(Elle s'appelait Sarah)

Dir. Gilles Paquet-Brenner. France. 2010.

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Explaining the French role in the Holocaust

Sarah's Key, (French title Elle s'appelait Sarah, 111 min., half or one third in English), is an ambitious, at times touching, but overall disappointingly conventional film about the Holocaust in France and its aftermath and denial (with a present-day follow-up that takes us to the US). Directed by Gilles Paquet-Brenner and starring Kristen Scott Thomas, Niels Arestrup, Dominique Frot and others, Sarah's Key contemplates events of World War II in France through the present-day eyes of Julia Jarmond, an inquisitive journalist of mixed background with a French husband. As Julia, the English-born Scott Thomas, handsome and watchable as ever, does a perfect American accent this time (her character grew up at least partly in America) besides speaking her usual excellent French. Julia is married to a French businessman, Édouard Tezac (Michel Duchaussoy), and lives and works in Paris. As her story begins, she is researching a long magazine article about the deportation of Jews in 1942 by the Vichy government. Her investigations reveal that her French in-laws' apartment in the Marais has a questionable wartime past to which they are directly connected, a past that we are allowed key glimpses of. Concurrently, Julia's story is intermingled with intense flashbacks to 1942 and Sarah Starzynski (Mélusine Mayance), a young Jewish girl taken away with her mother from that very Paris flat, which then was theirs. Before they go she hides her little brother in a closet of the flat and leaves him behind. Julia discovers that this vacated flat was taken over immediately by her French in-laws, who have occupied it ever since.

This film, with its sense of complicity and powerlessness, reviews scenes that all the French need to know about, especially the far-worse-than-the-Superdome roundup and temporary confinement of thousands of Jews known as "La rafle du Vélodrome d'Hiver" or "Vél d'Hiv." (Rafle means "roundup.") We learn, if we did not know before, that the Vichy government sent off 77,000 Jews from France to their deaths. (This event is the focus of another new film, Rose Bosch's La Rafle, released in France March 10, 2010, seven months before Sarah's Key.) The presence of a pair of historically ignorant young people on Jarmond's magazine staff gives the film the opportunity to point out bluntly that the French did this, and not the Nazis. But this is the whole trouble with the present-day parts of Sarah's Key: they are too obviously lecturing us.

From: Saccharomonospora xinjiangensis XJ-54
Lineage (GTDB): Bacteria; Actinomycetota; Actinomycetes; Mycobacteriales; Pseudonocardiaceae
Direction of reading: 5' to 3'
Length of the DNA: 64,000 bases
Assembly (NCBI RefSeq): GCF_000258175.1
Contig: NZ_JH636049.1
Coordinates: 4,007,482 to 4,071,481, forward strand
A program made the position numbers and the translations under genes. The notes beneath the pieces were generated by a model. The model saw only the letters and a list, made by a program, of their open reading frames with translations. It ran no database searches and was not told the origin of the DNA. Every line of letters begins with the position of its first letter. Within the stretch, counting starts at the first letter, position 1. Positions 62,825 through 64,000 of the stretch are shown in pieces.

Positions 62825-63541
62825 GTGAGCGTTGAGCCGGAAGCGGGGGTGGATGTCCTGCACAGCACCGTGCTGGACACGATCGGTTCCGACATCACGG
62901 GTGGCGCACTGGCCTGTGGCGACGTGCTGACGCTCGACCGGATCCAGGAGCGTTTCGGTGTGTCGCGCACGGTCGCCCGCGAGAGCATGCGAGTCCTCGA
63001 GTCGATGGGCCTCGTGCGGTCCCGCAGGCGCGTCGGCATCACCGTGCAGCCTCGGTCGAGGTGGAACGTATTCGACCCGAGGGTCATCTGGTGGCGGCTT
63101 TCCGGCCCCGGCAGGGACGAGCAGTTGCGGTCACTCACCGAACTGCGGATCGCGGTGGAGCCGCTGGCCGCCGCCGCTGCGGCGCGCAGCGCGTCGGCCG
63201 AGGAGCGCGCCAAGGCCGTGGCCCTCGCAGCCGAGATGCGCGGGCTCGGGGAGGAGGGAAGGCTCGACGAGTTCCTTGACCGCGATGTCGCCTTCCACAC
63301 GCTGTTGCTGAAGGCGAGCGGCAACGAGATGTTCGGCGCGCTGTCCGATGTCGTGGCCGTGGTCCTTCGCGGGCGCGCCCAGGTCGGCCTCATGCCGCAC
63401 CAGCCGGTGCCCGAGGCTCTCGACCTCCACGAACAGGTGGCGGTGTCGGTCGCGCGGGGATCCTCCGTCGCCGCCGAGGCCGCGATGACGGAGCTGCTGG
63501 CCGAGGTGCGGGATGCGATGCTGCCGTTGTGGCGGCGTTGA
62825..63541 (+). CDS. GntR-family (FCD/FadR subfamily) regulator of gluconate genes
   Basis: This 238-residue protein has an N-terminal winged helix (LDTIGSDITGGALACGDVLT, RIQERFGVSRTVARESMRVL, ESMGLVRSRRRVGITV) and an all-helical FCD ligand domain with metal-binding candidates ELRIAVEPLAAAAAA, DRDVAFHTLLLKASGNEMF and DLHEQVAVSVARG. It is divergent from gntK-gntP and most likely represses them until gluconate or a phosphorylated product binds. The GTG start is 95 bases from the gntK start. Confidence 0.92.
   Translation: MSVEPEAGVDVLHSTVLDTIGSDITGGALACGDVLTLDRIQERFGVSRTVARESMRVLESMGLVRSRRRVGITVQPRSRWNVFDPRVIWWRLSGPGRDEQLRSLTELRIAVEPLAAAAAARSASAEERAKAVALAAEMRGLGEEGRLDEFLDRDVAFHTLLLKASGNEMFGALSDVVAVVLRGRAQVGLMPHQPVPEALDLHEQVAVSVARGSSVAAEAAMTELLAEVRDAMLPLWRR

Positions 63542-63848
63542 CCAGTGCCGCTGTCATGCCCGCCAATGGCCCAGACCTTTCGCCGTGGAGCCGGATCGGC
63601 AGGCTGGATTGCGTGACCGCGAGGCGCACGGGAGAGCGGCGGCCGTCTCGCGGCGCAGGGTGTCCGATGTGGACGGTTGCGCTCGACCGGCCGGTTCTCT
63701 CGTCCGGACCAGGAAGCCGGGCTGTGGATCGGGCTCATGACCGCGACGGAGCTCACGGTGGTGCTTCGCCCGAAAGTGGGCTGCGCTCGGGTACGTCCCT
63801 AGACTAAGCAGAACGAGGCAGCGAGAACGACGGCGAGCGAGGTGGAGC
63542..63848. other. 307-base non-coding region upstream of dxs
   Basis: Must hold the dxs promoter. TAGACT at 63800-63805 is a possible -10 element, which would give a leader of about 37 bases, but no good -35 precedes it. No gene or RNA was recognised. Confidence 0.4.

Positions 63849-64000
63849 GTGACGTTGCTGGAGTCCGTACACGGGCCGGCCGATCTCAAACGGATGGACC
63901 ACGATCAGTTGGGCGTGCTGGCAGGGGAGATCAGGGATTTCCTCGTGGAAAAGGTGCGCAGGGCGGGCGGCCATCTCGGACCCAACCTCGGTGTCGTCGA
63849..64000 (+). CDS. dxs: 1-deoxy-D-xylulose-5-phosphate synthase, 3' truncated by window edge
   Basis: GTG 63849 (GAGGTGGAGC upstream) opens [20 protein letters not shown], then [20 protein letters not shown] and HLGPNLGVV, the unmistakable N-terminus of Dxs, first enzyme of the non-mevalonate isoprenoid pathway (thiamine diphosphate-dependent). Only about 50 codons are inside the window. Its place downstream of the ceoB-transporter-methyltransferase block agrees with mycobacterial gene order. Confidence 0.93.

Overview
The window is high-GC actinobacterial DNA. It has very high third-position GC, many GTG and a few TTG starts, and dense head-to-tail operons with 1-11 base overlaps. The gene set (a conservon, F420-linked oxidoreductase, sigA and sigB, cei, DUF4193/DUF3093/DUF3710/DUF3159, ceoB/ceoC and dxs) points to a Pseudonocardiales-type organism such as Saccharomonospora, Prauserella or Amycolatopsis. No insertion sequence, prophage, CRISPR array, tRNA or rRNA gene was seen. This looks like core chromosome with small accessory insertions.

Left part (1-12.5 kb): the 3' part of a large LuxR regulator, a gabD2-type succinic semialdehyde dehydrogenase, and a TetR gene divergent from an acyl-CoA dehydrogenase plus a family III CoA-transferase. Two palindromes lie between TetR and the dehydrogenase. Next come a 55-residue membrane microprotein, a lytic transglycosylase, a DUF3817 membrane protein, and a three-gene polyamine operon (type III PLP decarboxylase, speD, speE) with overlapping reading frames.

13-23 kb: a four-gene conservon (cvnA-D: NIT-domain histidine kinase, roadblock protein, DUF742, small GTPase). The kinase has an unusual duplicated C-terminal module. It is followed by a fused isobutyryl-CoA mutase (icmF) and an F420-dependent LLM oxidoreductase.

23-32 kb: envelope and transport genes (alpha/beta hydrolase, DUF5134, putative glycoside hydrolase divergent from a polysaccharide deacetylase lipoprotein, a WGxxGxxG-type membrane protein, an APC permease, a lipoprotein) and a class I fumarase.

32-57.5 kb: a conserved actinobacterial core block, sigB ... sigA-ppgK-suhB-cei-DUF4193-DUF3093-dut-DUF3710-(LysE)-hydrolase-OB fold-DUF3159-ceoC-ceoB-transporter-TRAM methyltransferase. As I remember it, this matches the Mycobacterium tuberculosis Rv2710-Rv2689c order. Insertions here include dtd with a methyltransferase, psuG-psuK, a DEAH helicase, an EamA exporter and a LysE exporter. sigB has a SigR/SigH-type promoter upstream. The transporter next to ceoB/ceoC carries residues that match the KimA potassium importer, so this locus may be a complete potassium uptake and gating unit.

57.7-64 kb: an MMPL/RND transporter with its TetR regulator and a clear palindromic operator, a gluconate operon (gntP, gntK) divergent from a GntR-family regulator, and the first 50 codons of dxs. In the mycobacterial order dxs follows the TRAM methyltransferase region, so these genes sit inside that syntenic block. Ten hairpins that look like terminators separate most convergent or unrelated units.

The screenplay was adapted by Serge Joncour and Gilles Paquet-Brenner from the bestselling novel by Tatiana de Rosnay, a journalist and writer with a French mother and an English father. Like Kristin Scott Thomas' character, Rosnay has lived in France and America. In an epilogue, Julia has a friendly meeting with William Rainsferd (Aiden Quinn), an American relative who knew nothing about Sarah's story but now has embraced it after a period of denial. Earlier, Julia's discovery about her French in-laws' family apartment contributes to a rift with her husband, but another conflict arises over having a child. She has miraculously become pregnant at 45 after years of fruitless effort. Édouard thinks they're too old to be parents now and insists that she end the pregnancy. She is determined not to, and the combined disagreements lead Julia to break with Édouard and go to live in the United States.